For the 30 or more states that were waiting to decide upon their approach, the options may be dwindling given the timeline for implementation (Jan.1, 2014, but in reality Oct. 1, 2013 to manage open enrollment).
The transfer solution is a challenge; there is scant time for states to build a solution from scratch even if they leverage out of the box components for core functionality. To be ready for open enrollment, these states should have all Qualified Health Plans (QHPs) certified, tested and in place by Oct. 1.
Other options to include:
- Going with the federal exchange (FFE)
- Leveraging a 3rd party cloud/SaaS based solution
And there is a third option that I reveal later in this text, as is my wont!
The two options can represent a challenge in that they are technically feasible but may require a lot of surrounding work. Unfortunately, it is not all about technology. There is the aspect of:
- governance, especially in case of FFE with shared responsibilities across federal and state governments
- operational issues such as integration with existing eligibility systems with respect to ‘no wrong door’ compliance
- consumer and navigator assistance, and
- communication and training issues.
The FFE option comes in multiple flavors, one of which is a non-partnership approach wherein the federal government executes the exchange without contribution from the state, thereby minimizing state influence on the direction of the exchange. The other flavors are variants of a partnership model wherein the state executes and controls certain aspects of the exchange, such as consumer outreach and plan management. The balancing act under this scenario can be how much control to cede to the federal government which is in inverse proportion to the amount of work the state is willing to own. Even if the federal government executes the exchange exclusively, some tasks require state involvement, for example setting up the connection between the state’s eligibility system and the FFE to facilitate eligibility determination (for example, Medicaid and CHIP) for the applicants.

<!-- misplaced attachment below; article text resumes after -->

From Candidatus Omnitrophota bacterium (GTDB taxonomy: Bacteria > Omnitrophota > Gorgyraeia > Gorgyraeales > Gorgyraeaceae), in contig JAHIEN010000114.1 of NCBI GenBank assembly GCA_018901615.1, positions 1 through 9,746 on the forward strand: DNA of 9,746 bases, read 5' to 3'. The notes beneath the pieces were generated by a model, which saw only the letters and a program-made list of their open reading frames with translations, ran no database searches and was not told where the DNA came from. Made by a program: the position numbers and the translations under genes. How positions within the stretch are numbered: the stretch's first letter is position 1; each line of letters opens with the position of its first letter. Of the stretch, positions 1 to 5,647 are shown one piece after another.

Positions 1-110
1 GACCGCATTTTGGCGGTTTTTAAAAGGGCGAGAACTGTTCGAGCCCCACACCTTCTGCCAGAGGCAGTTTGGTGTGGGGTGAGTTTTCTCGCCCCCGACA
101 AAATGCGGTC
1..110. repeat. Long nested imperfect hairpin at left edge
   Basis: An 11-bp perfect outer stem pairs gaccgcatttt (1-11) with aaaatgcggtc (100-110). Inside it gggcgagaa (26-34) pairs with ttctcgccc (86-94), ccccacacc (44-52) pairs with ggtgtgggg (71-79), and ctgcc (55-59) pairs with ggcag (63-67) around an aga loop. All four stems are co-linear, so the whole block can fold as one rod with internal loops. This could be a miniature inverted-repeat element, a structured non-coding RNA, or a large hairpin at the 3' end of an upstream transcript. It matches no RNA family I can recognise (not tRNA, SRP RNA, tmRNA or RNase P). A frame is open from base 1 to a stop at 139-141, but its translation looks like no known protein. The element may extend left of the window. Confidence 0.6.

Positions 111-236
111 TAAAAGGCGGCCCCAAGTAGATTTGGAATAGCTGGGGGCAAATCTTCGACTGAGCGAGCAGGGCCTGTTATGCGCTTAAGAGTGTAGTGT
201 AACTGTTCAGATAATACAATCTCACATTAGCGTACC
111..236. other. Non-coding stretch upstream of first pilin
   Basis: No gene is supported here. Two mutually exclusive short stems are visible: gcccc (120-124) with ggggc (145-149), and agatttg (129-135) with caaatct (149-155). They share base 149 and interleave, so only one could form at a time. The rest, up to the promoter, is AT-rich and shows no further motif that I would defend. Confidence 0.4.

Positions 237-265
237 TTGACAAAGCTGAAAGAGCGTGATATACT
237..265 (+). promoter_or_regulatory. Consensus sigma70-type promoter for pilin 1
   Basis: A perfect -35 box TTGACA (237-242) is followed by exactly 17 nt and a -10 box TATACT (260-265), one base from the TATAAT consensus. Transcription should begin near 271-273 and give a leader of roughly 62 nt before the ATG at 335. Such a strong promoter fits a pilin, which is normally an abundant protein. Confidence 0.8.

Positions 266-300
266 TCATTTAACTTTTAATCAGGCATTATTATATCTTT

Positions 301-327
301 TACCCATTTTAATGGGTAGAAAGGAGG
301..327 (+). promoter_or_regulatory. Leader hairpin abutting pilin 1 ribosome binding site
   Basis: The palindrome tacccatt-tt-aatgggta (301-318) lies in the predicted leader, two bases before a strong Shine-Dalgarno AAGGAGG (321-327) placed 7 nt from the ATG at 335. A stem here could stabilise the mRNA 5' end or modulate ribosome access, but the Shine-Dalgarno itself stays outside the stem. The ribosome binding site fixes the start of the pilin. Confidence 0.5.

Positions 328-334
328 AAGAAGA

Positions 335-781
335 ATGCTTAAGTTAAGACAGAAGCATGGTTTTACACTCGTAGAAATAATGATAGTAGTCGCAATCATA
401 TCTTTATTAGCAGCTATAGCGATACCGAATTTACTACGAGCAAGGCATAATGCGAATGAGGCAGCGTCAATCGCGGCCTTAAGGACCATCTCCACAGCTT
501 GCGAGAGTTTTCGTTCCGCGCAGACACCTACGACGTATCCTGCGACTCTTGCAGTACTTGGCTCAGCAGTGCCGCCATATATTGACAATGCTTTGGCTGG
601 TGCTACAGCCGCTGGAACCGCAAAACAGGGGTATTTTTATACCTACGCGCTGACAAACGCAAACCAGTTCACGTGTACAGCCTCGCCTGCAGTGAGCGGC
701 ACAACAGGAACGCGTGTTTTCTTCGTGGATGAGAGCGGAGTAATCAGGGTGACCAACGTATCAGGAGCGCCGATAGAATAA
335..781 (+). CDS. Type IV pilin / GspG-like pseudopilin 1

The cloud/SaaS model involves the state subscribing to a service for a configurable HIX platform and leaving the vendor to manage the platform. In addition, the state may or may not decide to outsource business processes, like consumer support, to the vendor. One possible benefit is the state does not have to invest huge capital upfront. Also the state doesn’t have to wait for a solution to be built from scratch, and they are less involved with the operational issues such as data center and call center management, infrastructure upgrades etc. So is SaaS is the way to go?
SaaS products are usually horizontal in nature, that is, they can apply to a large number of consumers with little or no customization. That is the core to reducing the administrative costs per customer. Unfortunately the HIX platform requires significant amount of customization/configuration to meet a specific state’s requirements in terms of eligibility rules and other workflows. This could limit one of the advantages of a SaaS model.
In addition, the HIX platform should interact with a number of state and federal systems in determining eligibility, and systems related to incarceration data, labor and license data, income data.. The security requirements specific to such confidential personal data could make the multi-tenancy aspect of a typical SaaS model less effective and attractive to states.